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Cultural Diversity in Mathematics Teaching and Learning in Zimbabwe: Can It be a Resource

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Mwangireni Ivy Chikodzi

Submitted: 22 June 2022 Reviewed: 03 August 2022 Published: 30 August 2022

DOI: 10.5772/intechopen.106916

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Many Zimbabwean Mathematics classrooms have student populations from diverse cultural backgrounds, language, race and Shona dialects. Most of the mathematics teaching is not related to the children’s world or everyday experiences and therefore becomes very abstract and meaningless to the leaners. Teachers therefore, have a fundamental role in making sure that learners, in this diverse setup, understand the mathematical concepts. This paper explores the possibility of using cultural practices in the teaching and learning of mathematics and identifies the challenges. A qualitative approach was used to identify the cultural examples used to explain mathematical concepts. Four teachers and their classes from four different primary schools with an average of 40 learners of mixed ability were observed teaching mathematics over a period of 12 weeks. Findings indicated that it is possible to use the cultural examples when teaching mathematics to a diverse group though with challenges. The teachers are not trained to manage learners of cultural diversity and it is really a challenge. Trainings are therefore necessary.


  • cultural diversity
  • mathematics teaching and learning
  • multicultural context
  • culture
  • ethnomathematics

1. Introduction

Over the years, mathematics has been viewed as a difficult subject where success in the subject is limited to the minority. There is great interest among researchers in trying to find reform strategies after the realisation of the high failure rates of students in mathematics which also affected the students’ interest to learn the subject [1]. One factor that contributes to quality delivery of mathematics is when language, familiar to the learner, is used to promote good communication and understanding in the classroom and when real life applications are put in place. There is therefore need for teachers to move from the traditional one size fit all teaching approach that focuses only on the dominant group.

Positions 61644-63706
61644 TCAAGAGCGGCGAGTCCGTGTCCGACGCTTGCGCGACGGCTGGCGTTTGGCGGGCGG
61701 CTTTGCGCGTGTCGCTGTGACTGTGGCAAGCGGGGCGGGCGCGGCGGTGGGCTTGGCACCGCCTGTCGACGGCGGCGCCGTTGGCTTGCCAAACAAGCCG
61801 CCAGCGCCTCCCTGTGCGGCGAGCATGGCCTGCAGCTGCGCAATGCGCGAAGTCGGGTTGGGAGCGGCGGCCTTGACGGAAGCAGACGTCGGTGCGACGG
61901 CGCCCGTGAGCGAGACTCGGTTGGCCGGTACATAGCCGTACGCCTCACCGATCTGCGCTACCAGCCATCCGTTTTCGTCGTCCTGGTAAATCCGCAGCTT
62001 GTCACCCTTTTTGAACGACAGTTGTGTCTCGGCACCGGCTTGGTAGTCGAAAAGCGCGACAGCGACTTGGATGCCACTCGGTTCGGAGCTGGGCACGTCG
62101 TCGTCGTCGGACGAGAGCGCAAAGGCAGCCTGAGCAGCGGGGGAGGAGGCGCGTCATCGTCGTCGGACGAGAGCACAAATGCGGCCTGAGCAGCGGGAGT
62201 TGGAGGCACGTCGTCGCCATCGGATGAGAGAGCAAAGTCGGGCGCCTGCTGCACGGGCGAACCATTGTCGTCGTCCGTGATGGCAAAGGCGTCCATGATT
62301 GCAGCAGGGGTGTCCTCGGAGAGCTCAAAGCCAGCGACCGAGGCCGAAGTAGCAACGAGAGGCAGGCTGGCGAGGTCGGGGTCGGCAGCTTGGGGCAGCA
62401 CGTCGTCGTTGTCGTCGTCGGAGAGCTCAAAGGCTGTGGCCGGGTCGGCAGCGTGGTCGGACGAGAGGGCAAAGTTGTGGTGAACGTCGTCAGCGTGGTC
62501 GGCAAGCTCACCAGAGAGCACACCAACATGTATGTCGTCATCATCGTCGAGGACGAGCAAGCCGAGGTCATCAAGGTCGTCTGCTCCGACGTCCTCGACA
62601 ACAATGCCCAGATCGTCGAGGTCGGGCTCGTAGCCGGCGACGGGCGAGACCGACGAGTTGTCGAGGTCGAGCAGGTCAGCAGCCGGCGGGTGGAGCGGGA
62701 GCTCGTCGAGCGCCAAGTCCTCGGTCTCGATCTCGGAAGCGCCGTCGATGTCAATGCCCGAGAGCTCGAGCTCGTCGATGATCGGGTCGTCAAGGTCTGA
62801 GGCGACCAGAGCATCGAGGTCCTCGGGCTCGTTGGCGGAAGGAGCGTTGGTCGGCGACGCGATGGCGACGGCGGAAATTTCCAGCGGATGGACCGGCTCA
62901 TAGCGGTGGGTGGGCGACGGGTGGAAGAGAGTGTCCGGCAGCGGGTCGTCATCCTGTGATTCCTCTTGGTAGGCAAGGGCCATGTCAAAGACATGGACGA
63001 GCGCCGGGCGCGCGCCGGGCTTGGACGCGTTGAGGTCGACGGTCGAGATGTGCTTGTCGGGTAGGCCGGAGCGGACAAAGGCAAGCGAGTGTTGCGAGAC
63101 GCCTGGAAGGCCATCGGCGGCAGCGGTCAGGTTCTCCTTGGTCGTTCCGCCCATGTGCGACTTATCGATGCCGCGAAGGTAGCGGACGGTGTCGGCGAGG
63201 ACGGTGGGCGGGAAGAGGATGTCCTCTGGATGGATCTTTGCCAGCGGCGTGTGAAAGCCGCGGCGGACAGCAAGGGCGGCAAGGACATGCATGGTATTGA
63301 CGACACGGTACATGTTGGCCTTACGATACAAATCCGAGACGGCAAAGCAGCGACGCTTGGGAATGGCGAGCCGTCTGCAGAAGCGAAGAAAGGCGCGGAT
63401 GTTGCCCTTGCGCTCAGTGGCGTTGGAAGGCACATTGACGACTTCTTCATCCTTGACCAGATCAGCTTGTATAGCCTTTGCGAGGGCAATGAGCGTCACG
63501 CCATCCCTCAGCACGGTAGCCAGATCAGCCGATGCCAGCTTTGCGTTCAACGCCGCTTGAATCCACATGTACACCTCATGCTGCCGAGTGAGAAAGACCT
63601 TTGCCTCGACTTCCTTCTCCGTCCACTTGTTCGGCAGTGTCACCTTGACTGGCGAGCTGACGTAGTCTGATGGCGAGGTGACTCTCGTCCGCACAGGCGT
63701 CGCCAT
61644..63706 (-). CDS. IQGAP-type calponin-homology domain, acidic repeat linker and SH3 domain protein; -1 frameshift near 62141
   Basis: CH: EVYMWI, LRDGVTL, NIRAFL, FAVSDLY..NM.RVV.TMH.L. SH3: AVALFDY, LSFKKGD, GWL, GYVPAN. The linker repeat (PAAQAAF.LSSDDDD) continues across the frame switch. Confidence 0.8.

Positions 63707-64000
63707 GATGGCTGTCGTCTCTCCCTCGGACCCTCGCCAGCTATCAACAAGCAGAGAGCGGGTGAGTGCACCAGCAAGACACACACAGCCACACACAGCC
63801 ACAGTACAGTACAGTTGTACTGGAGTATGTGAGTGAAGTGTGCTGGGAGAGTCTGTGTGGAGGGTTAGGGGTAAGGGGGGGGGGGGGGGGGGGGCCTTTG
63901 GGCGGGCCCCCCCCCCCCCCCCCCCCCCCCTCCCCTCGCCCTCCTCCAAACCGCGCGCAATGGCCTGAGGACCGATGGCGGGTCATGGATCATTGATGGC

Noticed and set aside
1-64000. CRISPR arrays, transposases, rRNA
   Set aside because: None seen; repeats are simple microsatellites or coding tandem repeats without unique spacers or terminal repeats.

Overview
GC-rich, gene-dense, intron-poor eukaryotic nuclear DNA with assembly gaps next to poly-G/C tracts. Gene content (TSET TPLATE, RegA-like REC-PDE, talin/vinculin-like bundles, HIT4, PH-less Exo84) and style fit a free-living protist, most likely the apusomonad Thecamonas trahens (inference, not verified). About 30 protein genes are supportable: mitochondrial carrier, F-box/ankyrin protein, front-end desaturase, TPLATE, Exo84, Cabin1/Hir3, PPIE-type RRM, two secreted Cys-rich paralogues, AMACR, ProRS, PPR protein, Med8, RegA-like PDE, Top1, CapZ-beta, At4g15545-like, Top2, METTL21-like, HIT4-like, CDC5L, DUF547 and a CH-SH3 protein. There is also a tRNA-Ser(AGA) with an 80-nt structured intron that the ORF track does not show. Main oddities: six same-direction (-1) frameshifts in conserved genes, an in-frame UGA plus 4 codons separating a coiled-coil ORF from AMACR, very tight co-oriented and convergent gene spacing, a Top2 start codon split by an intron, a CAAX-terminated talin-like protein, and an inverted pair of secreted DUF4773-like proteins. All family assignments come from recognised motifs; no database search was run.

Zimbabwe has different types of schools. These include the mission which is run by the church denominations; the council school run by the municipality, private schools run by individuals or corporates, government rural and government urban schools under the Government Ministry of Primary and Secondary Education. The Zimbabwean community now prefers to send their children to private schools even if it is expensive because these are the schools where adequate teaching and learning take place. Government schools do not pay teachers adequately resulting in learners not being properly taught. This has resulted in the increase in diversity of learners in terms of culture, language, race and dialects in private schools. This implies that such schools are attended by learners with high socioeconomic status unlike the public schools. Therefore multiculturalism and multilingualism should be seen as resource for teaching and learning

Zimbabwe has a Shona speaking group which is over 80% of the population [2]. The Shona language has variety of dialects, namely Karanga, Korekore, Manyika, Ndau and Zezuru. According to Chivhanga and Chimhenga [3], a dialect is a variety of a language spoken by a group of people united by geographic, social, ethnic, historical, psychological or other factors. Dialects differ in pronunciation, vocabulary and grammar. Dialects are also based on regions and this gives rise to different cultures. Zimbabwe has 16 officially recognised languages with Shona being the most widely spoken indigenous languages.


2. Purpose of the study

The study examined the possible out-of-school activities that can be used in the teaching and learning of mathematics at primary school level in Zimbabwe. The following questions were addressed: (a) What are the possible out-of-school activities that can assist primary school mathematics learners? (b) What are the untapped resources learners bring into the mathematics classroom (c) What tension comes about when different cultures are brought into the classroom


3. Theoretical perspectives

This study is based on multiculturalism, ethnomathematics and multilingualism models. Culture includes and is not limited to ethnicity, socioeconomic status, language, geographic origin, leaning manner and abilities and gender [4]. Thus multiculturalism involves all these. Cited in [5] is that bilingual and multilingual education is the use of two or more languages as medium of instruction. According to Benson and Kosonen [6] bilingual/multilingual education is the systematic use of more than one language for instruction and literacy learning. There are three categories of bilingual education identified by [7] which are:

  1. Instruction given in both languages for any part or the entire school;

  2. Instruction is given first in the first language until such a time when the learner is able to use the second language and

  3. The largest part of instruction is given through a second language

3.1 Multiculturalism education